Both the direct and indirect effects of climate change in terms of weather conditions such as cyclones are raising concerns around the world. The human cost of mental health issues is now visible in numerous responses by professional organizations and the papers produced by their meetings, changing how the world’s health organizations once only saw structural damage.
Owing to the increasing risk of climate disruptions and displacement or homelessness, there is a new specialty of climate psychiatry. Healthcare professionals have already noted climate change and what it brings, including conflict.
Cyclones, also known as hurricanes or typhoons in various parts of the globe, are natural catastrophes that pose serious dangers to human life and property. Despite the fact that cyclones’ physical devastation is well-documented, their impact on mental health is occasionally underappreciated. Why are cyclones dangerous to mental health, and what are the scientific findings and studies that shed light on this frequently overlooked component of the cyclone effect?
These changed weather systems bring with them severe meteorological conditions such as powerful winds, heavy rain, and floods, and all of them may be devastating for those who see them. They may see their houses ruined, their cities inundated, or perhaps the deaths of loved ones. Such stressful encounters might result in acute stress responses, post-traumatic stress disorder (PTSD), and other mental health difficulties.
The change in weather often causes community displacement, forcing people to abandon their homes and seek refuge in temporary accommodations such as evacuation shelters or with family and friends. Relocation, loss of personal items, and worry about the future may all create severe psychological suffering. When they face the hurdles of reconstructing their lives, people may feel powerless, despairing, and anxious. The situations created are so dire that the World Health Organization has developed a policy brief on the interconnections between climate change and mental health issues. They note:
“However, climate change also exacerbates many social and environmental risk factors for mental health and psychosocial problems, and can lead
to emotional distress, the development of new mental health conditions and a worsening situation for people already living with these conditions.
Therefore, in preparing for and responding to this growing emergency, there is an increasing need for the provision of mental health and psychosocial support (MHPSS).”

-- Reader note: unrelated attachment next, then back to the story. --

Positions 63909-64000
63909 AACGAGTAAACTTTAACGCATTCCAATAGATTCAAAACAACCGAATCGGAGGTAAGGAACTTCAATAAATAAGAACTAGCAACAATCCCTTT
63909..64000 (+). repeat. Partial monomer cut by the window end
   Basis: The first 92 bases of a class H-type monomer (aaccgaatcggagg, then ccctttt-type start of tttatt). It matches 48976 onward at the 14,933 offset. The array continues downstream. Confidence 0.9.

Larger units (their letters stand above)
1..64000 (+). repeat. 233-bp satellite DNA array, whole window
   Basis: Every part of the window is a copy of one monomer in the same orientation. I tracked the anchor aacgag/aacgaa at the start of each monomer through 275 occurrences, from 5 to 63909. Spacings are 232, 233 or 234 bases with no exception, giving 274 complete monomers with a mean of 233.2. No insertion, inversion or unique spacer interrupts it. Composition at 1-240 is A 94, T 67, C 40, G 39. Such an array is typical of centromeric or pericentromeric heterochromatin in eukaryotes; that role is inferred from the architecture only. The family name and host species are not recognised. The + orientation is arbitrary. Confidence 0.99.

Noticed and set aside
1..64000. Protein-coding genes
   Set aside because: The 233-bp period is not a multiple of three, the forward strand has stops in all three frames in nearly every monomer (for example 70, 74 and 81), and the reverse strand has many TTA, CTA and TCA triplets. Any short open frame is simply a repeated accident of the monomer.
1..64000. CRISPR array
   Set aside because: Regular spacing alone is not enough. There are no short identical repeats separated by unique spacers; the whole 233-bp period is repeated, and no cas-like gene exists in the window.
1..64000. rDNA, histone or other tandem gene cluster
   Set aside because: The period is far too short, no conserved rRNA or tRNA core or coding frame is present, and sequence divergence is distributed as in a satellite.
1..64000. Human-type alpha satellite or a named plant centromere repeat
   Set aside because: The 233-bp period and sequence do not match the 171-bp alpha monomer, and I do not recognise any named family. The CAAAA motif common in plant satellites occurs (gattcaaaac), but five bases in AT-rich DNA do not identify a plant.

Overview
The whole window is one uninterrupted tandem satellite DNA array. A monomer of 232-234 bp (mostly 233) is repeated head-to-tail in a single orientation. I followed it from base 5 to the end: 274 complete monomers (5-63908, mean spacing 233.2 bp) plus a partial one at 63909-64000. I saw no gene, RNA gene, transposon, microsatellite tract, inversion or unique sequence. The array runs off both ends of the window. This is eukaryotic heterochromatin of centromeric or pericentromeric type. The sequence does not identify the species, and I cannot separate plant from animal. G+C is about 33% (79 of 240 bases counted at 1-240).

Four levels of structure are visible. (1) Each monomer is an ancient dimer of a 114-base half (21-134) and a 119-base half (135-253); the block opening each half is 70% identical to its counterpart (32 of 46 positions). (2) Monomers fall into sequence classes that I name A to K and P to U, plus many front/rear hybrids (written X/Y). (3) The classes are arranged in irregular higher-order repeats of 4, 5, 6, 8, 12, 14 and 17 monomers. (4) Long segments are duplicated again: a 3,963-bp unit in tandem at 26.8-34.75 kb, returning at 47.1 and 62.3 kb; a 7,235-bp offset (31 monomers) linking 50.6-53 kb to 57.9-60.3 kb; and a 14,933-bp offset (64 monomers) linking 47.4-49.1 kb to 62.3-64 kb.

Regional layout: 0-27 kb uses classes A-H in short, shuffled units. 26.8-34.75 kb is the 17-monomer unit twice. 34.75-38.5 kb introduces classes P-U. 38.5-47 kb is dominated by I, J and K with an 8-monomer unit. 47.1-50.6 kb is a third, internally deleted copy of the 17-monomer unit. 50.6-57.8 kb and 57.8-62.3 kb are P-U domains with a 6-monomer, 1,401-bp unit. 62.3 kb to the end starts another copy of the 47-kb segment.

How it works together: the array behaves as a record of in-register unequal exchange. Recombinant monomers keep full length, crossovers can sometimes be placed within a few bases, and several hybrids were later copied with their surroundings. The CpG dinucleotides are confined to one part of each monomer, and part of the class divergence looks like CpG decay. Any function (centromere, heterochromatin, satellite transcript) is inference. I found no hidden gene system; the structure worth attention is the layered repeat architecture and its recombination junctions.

WHO notes that for every 100,000 people, there are only thirteen mental health workers, and multiple pathways exist as a means to foster mental health issues in vulnerable populations. The factors are economic, environmental, dangers of health exposure, and contaminated food and potable water resources.
“There is generally consistent evidence supporting the notion that high-amplitude cyclones could significantly increase risks of mental disorders, especially for PTSD, as well as mortality and hospitalizations, but the evidence for other health outcomes, such as chronic diseases (e.g., CVDs, cancer, diabetes), and adverse birth outcomes remains limited or inconsistent.”
The mental health consequences of cyclones and hurricanes may go well beyond the immediate aftermath. Survivors may continue to struggle with mental health issues for months or even years after the occurrence. Its long-term psychological effect may impair everyday functioning, harm relationships, and impede healing attempts.
Cyclones disproportionately harm vulnerable people, such as low-income individuals and communities with limited access to resources and support networks. Existing socioeconomic gaps might worsen mental health issues, since these groups may struggle to deal with the additional costs imposed by cyclones.
Understanding the mental health effects of cyclones is critical for disaster planning and response efforts to protect the overall well-being of impacted people and communities. Treating mental health in the aftermath of cyclones should be an intrinsic aspect of disaster management and recovery programs. While dealing with cyclone-related catastrophes, researchers, policymakers, and healthcare professionals should work together to create comprehensive ways that address both physical and mental health concerns.